To swim early in the morning surrounded by mirrored clouds is the perfect time to reflect on life. This morning I peacefully floated on my boogie board thinking of all the people who have shared my writing journey. One particular friend came to mind. Here is Heather Blight’s inspiring story.
Heather sat curled up in front of the fire, the mental video of her life playing over and over in her mind. She wanted to scream, ‘Stop, please stop’, but no matter what she said or did it kept babbling along, constantly tormenting her with negative images and scenes from her past. She asked herself, ‘Why do I watch all this lousy stuff?’ Why not change to another tape, one filled with happiness, not this dreary self-perpetuating dirge. What if I simply started with the title? Blight. The name says it all. If I changed it, would the story change with it? But in her heart, Heather knew that if she was going to survive, she would have to change not only her name, but her life. Was it possible? Could she become Heather B. Light?
Twenty years ago she stared at the doctor in disbelief as her world disintegrated. She wondered if she was allowed to cry. The tears flowed anyway and somehow they helped. Her husband had already been told that surgery was out of the question and he had refused chemotherapy. He had only a few days, weeks at the most, and he wanted to use the time to say goodbye. Her husband wanted a party.
Heather was horrified, but as usual she repressed her feelings and started to joke about his Going Away party. Anything for peace. Often he would look at her and say, ‘I’m the one who’s dying, why are you crying again?’ The voices in her head kept telling her that it was all a dream, a nightmare, some sort of strange game. Her husband organized a video camera to record his farewell. She was the dutiful wife, supportive, loyal and faithful. The party was a success. People admired and applauded their courage but didn’t know how helpless she felt.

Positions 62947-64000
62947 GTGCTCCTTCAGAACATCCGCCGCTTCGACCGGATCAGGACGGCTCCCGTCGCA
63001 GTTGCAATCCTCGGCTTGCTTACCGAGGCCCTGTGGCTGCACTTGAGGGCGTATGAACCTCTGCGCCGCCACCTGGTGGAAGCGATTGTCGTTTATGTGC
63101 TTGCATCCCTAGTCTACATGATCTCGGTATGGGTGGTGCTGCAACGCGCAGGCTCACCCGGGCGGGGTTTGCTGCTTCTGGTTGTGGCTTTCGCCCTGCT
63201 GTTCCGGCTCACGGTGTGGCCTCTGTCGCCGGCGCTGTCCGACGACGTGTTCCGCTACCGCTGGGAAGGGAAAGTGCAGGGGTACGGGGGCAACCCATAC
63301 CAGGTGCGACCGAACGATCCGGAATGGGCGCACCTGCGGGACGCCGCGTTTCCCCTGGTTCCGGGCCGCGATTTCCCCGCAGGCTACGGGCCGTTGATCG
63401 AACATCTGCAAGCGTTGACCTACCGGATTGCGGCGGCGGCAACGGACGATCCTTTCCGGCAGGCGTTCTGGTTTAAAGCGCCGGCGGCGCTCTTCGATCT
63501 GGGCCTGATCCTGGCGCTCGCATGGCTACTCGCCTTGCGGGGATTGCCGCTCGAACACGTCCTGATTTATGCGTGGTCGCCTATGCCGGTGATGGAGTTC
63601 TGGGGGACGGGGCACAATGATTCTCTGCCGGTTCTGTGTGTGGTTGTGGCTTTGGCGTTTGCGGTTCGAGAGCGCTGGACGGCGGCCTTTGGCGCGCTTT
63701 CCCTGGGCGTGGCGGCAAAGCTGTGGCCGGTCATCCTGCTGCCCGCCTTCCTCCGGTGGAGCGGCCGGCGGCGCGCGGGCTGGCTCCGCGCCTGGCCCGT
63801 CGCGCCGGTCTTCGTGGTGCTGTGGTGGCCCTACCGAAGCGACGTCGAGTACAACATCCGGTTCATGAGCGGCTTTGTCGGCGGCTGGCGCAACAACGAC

After the funeral the doctor gave her pills to ease her crying. They helped but didn’t stop the constant shaking inside. Work. That was what was needed. She bought a plant nursery not knowing the difference between a plant and a weed. Constantly physically and mentally exhausted she questioned her abilities. Heather wondered what had possessed her to believe that she could succeed. Her father always told her that she was no good. The nursery folded but money was made on the sale of the land. After that came a boring office job, then, mortgaged to the hilt, not one, but two sandwich bars. On an emotional roller coaster she fluctuated between depression and euphoria. Six months later her house was sold to pay the bills. Heather began playing the ‘I’ll be happy when,’ game. I’ll be happy when I’m a success. I’ll be happy when I’m in a good relationship. Reading a book called The Game of Life and how to Play it about accepting responsibility for herself made the difference. Was her own miserable world her own fault? Taking flight to a cottage by the bay did not help. Constant black depression forced her to consider alternative thinking.